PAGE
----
Moving to Substack

2023 is the year I follow my intuition. Initially, this started with regard to stories. When I came across a little-known Sydney story, I decided to follow it. As I researched, the familiar feeling of anticipation washed over me. It was a story I had to write.

I decided The Dusty Box needed a refresh. Searching for a new theme took time. Investigating whether to move to one of WordPress’s full site editor themes took time. Tweaking it took time. Time away from research. Time away from writing. Nothing about my endless clicking felt intuitive. There had to be a better way.

Some people know that podcasting has been at the back of my mind for a while. Again, it’s something that takes time. The initial setup was also very overwhelming. Recording, editing, and finding somewhere to host it. I kept the goal at the back of my mind knowing I would revisit it when I was ready.

I felt stuck, not with writing and research, but with the website. Something wasn’t quite right. At the start of February, a flash of insight hit me: Substack.

I read other writers’ work on Substack, but until that moment, I hadn’t thought of moving there myself. After thinking about it for over a week, I set up an account for The Dusty Box. I wanted to see what it was like.

From the start, everything clicked into place. All the artwork designed for me in 2021 fitted perfectly. I moved my current story into a Substack draft and continued to work on it. I loved how it felt to write. I loved how it looked. I loved that I didn’t have to think about the nuts and bolts of a website. It all felt intuitive.

Substack has the option to add a podcast, so I added it. I thought of the artwork created in 2021 that had been waiting for years (my guilt ever-increasing that I hadn’t used it yet). I downloaded it from my files. Would it work? In a moment, it was uploaded. Again, anticipation rippled through me. It all felt right. I connected it to Apple Podcasts. The Dusty Box podcast was ready to go. I just needed to use my voice.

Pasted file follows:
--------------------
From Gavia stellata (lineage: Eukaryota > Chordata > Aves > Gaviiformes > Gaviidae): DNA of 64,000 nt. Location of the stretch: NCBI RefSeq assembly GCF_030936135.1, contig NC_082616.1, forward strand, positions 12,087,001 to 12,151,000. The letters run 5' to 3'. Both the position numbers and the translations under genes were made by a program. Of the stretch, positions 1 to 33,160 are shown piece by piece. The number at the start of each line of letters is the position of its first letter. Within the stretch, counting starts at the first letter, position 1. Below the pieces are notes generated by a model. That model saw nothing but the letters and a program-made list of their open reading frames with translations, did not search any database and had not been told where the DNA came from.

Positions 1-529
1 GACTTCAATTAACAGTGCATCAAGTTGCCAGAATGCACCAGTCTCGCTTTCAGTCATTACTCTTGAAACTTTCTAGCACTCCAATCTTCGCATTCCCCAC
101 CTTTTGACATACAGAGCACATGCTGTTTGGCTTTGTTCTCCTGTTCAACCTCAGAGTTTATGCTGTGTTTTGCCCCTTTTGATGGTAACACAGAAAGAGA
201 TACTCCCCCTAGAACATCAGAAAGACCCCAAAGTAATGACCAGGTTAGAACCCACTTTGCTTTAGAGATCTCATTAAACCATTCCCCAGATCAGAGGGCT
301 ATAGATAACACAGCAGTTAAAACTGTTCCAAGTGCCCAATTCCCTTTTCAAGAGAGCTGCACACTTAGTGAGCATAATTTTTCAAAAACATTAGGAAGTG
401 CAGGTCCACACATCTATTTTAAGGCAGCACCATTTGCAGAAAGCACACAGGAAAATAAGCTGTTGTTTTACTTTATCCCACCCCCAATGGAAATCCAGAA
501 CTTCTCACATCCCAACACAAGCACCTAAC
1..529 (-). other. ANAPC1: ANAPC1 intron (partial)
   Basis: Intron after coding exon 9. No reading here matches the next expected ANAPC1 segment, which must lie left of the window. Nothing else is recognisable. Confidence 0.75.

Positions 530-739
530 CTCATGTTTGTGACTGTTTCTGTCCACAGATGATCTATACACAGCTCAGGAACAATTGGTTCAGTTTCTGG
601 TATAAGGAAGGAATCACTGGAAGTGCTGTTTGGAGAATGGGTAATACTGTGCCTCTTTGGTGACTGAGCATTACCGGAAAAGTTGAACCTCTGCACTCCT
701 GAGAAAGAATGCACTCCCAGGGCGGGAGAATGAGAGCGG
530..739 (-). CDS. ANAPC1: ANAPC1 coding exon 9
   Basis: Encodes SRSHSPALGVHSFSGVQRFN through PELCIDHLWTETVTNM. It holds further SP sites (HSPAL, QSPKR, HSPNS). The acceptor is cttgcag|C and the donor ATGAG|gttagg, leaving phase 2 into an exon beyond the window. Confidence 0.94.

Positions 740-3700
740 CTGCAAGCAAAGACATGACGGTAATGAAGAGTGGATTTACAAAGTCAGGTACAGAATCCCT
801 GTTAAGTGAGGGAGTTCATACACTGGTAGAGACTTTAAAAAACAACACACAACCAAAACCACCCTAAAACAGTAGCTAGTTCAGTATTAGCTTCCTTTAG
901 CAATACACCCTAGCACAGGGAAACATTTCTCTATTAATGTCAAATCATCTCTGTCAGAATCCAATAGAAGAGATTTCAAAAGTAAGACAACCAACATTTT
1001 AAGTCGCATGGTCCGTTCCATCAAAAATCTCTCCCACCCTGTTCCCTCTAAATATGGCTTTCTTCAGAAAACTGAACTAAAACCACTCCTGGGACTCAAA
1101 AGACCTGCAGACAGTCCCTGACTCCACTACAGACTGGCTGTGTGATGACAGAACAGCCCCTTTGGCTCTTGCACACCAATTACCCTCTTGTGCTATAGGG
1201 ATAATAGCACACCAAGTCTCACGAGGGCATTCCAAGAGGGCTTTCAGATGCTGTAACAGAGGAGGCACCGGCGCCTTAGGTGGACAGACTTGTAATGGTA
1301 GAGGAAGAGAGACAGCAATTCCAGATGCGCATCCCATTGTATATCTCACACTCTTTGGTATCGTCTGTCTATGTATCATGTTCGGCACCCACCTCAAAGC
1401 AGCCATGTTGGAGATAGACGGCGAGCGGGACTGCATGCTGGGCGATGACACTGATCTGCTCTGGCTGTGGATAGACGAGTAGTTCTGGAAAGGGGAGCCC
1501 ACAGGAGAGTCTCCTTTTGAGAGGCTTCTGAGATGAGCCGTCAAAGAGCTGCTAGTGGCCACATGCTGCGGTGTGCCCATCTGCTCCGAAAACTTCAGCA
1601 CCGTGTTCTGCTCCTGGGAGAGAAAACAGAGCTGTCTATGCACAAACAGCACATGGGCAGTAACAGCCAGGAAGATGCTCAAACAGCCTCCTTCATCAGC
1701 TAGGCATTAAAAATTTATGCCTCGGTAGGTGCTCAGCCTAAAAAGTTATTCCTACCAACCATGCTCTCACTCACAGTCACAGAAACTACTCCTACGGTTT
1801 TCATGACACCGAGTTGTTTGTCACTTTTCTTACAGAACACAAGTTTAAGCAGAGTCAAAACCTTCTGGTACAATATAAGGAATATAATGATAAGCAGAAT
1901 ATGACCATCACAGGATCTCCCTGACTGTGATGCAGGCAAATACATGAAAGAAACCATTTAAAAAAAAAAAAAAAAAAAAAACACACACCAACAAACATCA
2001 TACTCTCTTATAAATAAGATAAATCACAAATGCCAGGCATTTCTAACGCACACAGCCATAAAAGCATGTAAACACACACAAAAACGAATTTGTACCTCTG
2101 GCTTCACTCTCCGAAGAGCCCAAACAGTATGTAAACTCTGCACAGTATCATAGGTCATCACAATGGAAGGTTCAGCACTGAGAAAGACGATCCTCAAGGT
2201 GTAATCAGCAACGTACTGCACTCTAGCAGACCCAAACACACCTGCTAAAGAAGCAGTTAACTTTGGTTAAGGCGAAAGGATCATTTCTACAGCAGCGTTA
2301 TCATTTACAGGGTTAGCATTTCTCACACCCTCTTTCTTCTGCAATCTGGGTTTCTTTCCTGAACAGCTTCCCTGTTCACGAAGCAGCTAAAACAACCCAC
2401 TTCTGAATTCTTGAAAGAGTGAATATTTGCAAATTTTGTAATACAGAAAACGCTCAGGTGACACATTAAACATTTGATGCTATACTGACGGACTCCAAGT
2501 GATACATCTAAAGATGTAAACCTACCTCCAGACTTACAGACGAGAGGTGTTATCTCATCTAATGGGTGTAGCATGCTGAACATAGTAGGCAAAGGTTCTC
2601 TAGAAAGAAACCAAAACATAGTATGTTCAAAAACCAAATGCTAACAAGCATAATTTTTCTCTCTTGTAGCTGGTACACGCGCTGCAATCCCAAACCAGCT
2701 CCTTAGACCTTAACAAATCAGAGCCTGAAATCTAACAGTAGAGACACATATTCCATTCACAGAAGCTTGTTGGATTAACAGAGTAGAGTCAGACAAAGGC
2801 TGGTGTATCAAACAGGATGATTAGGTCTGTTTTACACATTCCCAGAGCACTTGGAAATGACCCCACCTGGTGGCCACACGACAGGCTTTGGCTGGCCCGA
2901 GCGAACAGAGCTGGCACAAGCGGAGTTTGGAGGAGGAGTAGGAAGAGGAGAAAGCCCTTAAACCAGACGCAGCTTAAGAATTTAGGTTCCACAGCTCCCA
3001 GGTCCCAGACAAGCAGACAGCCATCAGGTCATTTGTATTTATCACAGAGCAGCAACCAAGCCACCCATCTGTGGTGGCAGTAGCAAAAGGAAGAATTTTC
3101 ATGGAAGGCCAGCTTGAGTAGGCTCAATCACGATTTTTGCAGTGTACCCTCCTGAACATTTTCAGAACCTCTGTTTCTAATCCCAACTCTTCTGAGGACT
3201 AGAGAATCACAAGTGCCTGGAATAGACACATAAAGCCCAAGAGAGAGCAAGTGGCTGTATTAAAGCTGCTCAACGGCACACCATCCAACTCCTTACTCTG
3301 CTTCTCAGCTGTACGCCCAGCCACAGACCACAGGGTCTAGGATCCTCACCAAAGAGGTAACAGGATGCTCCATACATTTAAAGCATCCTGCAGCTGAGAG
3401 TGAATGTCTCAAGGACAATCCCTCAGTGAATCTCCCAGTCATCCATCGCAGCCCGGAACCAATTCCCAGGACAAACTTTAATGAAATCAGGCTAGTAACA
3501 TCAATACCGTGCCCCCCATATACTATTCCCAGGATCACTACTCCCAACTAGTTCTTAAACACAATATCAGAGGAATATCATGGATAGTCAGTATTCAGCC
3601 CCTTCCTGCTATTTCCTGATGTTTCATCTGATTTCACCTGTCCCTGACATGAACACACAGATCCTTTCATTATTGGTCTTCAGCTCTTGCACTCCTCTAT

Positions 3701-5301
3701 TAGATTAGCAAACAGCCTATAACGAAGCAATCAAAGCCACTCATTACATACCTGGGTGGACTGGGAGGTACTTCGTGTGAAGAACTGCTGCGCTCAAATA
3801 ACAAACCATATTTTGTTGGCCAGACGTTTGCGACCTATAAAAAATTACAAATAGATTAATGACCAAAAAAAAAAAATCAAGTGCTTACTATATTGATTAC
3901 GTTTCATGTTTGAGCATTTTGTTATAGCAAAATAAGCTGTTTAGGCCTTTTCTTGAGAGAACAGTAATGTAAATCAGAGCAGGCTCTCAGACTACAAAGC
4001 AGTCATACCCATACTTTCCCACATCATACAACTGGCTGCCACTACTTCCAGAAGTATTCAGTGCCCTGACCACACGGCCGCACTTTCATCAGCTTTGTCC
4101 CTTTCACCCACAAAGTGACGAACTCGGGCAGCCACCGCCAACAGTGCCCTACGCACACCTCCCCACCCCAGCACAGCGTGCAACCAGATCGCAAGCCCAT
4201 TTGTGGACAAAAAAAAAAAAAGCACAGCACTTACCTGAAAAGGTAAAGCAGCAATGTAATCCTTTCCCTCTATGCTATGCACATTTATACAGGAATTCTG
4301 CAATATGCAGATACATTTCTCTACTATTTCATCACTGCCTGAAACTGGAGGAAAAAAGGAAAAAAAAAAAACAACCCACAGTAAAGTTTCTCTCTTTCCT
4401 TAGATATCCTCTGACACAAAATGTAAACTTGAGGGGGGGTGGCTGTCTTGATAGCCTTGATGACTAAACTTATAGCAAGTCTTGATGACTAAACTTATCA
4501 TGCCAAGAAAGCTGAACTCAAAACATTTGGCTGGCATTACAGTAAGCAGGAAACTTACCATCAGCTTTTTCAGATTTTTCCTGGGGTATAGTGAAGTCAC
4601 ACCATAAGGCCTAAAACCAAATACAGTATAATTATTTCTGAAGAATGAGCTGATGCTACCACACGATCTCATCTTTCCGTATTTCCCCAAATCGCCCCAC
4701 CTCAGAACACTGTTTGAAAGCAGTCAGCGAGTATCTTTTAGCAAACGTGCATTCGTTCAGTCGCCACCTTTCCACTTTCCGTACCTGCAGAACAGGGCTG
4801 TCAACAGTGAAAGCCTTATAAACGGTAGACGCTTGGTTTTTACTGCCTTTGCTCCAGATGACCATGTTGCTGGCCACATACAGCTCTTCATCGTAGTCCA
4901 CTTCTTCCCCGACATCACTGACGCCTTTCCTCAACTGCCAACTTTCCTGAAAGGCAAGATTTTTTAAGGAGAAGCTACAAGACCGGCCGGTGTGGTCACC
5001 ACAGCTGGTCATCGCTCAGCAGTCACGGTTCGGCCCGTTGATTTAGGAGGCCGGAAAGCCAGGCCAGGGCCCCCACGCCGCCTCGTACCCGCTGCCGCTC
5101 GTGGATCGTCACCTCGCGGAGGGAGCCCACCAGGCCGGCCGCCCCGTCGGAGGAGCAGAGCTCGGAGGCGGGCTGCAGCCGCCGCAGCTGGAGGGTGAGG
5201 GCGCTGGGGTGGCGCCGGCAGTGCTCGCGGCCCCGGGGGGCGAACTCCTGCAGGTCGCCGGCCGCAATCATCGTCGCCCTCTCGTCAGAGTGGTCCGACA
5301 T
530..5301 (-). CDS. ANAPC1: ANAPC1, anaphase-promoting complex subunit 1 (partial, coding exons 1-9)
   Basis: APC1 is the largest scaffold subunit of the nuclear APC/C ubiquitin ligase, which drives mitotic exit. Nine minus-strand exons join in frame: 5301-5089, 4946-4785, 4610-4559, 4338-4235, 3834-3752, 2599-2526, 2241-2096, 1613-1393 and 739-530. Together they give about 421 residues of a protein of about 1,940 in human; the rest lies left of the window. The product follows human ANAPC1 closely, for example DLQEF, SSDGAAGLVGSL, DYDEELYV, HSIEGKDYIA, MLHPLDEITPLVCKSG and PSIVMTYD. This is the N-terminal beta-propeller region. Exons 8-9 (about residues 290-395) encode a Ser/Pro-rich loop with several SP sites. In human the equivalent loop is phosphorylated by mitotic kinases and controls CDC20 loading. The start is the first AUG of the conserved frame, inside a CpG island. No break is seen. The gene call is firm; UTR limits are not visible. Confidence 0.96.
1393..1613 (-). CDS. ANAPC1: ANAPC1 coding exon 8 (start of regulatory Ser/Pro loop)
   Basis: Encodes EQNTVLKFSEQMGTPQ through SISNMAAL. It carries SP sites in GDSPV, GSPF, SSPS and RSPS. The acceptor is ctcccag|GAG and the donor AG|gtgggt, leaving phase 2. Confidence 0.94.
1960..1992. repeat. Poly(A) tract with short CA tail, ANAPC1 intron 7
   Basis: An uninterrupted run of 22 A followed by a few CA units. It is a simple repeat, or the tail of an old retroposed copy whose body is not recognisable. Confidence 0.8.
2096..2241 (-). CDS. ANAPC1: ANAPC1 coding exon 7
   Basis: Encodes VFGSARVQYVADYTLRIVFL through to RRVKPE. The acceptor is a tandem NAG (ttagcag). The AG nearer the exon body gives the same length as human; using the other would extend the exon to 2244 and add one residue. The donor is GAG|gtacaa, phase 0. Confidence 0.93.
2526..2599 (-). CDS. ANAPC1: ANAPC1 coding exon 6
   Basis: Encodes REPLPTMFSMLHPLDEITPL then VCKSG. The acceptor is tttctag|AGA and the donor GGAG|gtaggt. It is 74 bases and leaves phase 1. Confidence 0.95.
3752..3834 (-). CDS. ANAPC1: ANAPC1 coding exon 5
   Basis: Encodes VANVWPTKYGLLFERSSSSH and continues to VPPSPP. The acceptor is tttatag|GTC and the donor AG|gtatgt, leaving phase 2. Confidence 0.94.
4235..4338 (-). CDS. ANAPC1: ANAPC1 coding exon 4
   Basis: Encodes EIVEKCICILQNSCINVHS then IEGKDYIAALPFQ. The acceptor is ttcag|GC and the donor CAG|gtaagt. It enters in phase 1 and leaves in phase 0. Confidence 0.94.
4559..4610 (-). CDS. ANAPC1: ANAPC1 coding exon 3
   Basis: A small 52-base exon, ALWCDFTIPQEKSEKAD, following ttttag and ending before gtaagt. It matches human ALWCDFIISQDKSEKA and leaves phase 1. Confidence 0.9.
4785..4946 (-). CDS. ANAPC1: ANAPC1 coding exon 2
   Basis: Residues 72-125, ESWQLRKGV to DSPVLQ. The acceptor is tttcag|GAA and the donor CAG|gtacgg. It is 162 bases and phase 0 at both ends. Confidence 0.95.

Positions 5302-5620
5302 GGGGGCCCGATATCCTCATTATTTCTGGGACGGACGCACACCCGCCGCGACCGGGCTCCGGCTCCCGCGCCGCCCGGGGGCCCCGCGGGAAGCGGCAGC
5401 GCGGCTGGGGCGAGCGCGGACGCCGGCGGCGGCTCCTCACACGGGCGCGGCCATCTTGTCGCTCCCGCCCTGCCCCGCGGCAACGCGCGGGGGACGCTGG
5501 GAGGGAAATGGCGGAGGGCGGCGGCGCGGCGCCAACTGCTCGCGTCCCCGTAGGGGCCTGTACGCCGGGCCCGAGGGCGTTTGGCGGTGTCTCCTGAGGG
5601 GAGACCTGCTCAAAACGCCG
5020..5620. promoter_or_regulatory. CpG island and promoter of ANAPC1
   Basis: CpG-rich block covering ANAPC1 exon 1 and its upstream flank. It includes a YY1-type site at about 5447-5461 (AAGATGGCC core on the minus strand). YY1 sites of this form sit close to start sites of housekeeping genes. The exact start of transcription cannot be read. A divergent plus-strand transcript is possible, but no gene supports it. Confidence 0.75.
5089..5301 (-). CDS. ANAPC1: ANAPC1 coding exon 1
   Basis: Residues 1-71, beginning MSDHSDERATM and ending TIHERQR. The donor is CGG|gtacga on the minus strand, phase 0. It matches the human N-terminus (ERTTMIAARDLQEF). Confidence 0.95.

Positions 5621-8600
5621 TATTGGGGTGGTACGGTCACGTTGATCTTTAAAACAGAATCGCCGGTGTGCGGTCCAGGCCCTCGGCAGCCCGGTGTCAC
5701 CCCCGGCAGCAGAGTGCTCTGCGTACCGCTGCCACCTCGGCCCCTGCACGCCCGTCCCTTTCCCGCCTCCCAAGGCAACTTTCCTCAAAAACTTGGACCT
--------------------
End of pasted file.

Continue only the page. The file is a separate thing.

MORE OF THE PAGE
For the longest time, this, and solely this, has been what I want to do. To write, create, and bring little-known historic stories to life. Another benefit of Substack is that it allows writers to offer paid subscriptions. It means I can provide additional stories and information to those interested in reading more. In saying this, please only take up a paid subscription if you are financially able to. I plan to have plenty of stories available for everyone to read (and listen!).

Finally, the existing stories will remain on this website. Everything new will be on Substack. If you are a current or new reader and would like to receive stories direct to your inbox, please subscribe here: https://thedustybox.substack.com

Thank you always for reading and supporting The Dusty Box. I hope you will join me in a new intuitive space that, I feel, will enable me and my writing to grow.

History, WA History

Poisoned at Day Dawn

Dressed in her best clothes and halfway through drinking her tea, Georgina Hussey doubled over in pain. Unable to bear it, she went to lie down. In bed, she proceeded to have a fit. Horton Sibley, the man she lived with, hovered nearby. He decided to find a doctor. Before doing so, he asked their neighbour, Ellen Clarke, to sit with her. Ellen tried giving Georgina water, but it did not help. After reviving a little, she had another fit. Frightened, Ellen told her younger sister, Janet, to fetch their older sister, Sarah Ann.

Sibley returned without a doctor but received some advice from the chemist, Andrew Taite. It was of no use. Georgina knew her condition was fatal. As Sibley sat beside her, she turned to him and said, “Kiss me Jack, and say goodbye.” On 16 September 1906, at about 7 pm, less than half an hour since the pain started, Georgina Hussey died.

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Fashion, History

Sea Bathing in the Victorian Era

…it is, unquestionable that bathing in the open sea is, in itself, a powerful restorative agency, which many persons may employ with very great advantage.

Scientific American Volume 49 Number 07 (August 1883); Page 104; Sea Bathing